Is the Data Vault too complex?
This was a very interesting topic that came up on LinkedIn the other day, so I wanted to address it here to.
There seems to be quite a few people who think that Data Vault models are harder to build and manage than what we do today in most shops. So let me explain how I came to learn Data Vault Data Modeling.
Before learning Data Vault, I had successfully built several 3NF OLTP, 3NF DW, and Kimball-style Dimensional data warehouses (and wrote about it with Bill Inmon and Len Silverston in the original Data Model Resource Book).
In other words, I had a reasonable amount of experience in the subject area (data modeling and data warehousing).
I personally found Data Vault extremely easy to learn as a modeling technique (once I took the time to study it a bit). At the time that meant reading the old white papers, attending some lunch & learns with Dan Linstedt and then building a few sample models.
I was definitely skeptical at first (and asked lots of questions at the public lunch & learns). I did not care about MPP, scalability, or many of the other benefits Dan mentioned. I just knew from experience there were a few issues I had seen with the other approaches when it came to building a historical enterprise data store and was hoping Data Vault might be a solution.
In comparison to trying to learn how to design and load a Type 2 slowly changing dimension, Data Vault was a piece of cake (for me anyway).
Once I was convinced, I then introduced the technique to my team in Denver – who had virtually no data warehouse experience.
It was universal – everyone from the modelers to the dbas to the ETL programmers found the technique very easy to learn.
Our investment: One week of training from Dan for 7 people and 3 or 4 days of follow-on consulting where Dan came in once a month (for a day) to do a QA review on our models and load routines and mentor us on any issues we were having.
Dan did not make much $$ off of us. 😦
Since then, I have found that experienced 3NF modelers pick up the technique in no-time flat.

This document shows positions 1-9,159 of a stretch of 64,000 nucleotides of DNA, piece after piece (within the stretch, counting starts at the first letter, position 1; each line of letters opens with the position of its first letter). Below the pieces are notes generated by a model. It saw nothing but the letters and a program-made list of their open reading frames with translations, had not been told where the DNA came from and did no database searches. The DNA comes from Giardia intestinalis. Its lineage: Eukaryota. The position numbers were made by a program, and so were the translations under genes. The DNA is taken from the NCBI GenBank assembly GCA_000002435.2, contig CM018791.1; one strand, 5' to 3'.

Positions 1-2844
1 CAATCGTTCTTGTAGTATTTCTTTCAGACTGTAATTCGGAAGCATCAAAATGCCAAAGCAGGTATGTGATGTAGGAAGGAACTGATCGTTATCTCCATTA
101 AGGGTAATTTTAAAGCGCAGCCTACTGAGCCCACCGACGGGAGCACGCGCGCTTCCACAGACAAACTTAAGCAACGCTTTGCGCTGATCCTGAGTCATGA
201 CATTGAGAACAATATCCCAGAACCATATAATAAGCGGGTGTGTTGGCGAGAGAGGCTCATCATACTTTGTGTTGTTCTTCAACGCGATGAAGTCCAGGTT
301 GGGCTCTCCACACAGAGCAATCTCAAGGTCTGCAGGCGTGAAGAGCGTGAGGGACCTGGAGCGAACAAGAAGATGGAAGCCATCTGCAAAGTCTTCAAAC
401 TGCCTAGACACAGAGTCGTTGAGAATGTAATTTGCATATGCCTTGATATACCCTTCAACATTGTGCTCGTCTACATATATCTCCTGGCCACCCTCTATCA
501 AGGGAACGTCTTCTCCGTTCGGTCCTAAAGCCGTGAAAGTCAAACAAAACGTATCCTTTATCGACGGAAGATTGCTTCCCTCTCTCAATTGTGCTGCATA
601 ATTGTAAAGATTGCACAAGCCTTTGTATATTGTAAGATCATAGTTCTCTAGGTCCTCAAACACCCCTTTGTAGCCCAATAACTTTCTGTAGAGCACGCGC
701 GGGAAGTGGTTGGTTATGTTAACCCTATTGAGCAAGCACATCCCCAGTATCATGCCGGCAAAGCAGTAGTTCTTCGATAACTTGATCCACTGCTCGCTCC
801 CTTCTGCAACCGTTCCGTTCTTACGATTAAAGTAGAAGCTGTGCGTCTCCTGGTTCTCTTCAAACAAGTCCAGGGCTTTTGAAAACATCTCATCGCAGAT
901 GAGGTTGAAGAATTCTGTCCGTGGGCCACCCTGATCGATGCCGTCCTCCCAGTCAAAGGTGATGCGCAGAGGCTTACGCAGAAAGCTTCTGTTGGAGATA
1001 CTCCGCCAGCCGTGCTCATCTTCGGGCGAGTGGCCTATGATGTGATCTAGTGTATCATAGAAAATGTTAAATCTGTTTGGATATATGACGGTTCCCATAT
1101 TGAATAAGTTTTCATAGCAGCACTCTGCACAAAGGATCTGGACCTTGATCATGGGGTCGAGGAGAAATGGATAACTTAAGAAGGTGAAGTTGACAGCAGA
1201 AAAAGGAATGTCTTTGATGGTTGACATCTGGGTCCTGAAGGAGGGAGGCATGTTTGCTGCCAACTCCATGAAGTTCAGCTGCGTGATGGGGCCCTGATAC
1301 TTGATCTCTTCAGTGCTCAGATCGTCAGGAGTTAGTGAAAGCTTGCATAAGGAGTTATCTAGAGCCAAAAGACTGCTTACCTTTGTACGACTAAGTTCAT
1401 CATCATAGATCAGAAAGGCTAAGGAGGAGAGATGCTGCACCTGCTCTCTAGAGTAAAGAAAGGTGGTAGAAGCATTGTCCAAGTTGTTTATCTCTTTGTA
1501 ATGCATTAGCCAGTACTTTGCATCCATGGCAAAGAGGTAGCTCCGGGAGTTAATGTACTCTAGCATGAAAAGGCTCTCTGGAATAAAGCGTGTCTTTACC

Why is that?
Because Data Vault relies on solid relational principles, experienced 3NF modelers seem to grasp it pretty fast.
Modelers who only have experience with star schemas, on the other hand, seem to have a bit of a hard time with the approach. For some of them it is a paradigm shift in modeling technique (i.e., feels very unfamiliar – “too many tables and joins”), for others it is almost a dogmatic objection as they were (sadly) taught that dimensional/star was the only “right” way to do data warehousing.
They are just not open to a new approach for any reason (sad but true). 😦
The biggest issue I have seen with clients is a reluctance to try the approach for fear of failure because they don’t personally know anyone (other than me) who has used the approach and because they think it is easier (and cheaper?) to find dimensional modelers.
This happens, even if they agree in concept that Data Vault sounds like a very valid and flexible modeling approach.
As we all know, it takes $$ to train people on star schema design too, so my advice is that if you have a team of people who know 3NF but don’t know dimensional, train them on Data Vault to build your EDW, then hire one or two dimensional modelers to build your end user reporting layer (i.e., data marts) off the Data Vault.
So that’s my 25 cent testimonial. (You get if for free!)
If you want to learn more about Data Vault, check out my presentations on SlideShare or click on the Super Charge book cover (below my picture in the sidebar) to buy the Data Vault modeling book..
Check it out and let me know what you think in the comments. How do we get people over the fear of trying Data Vault?
Talk to you later.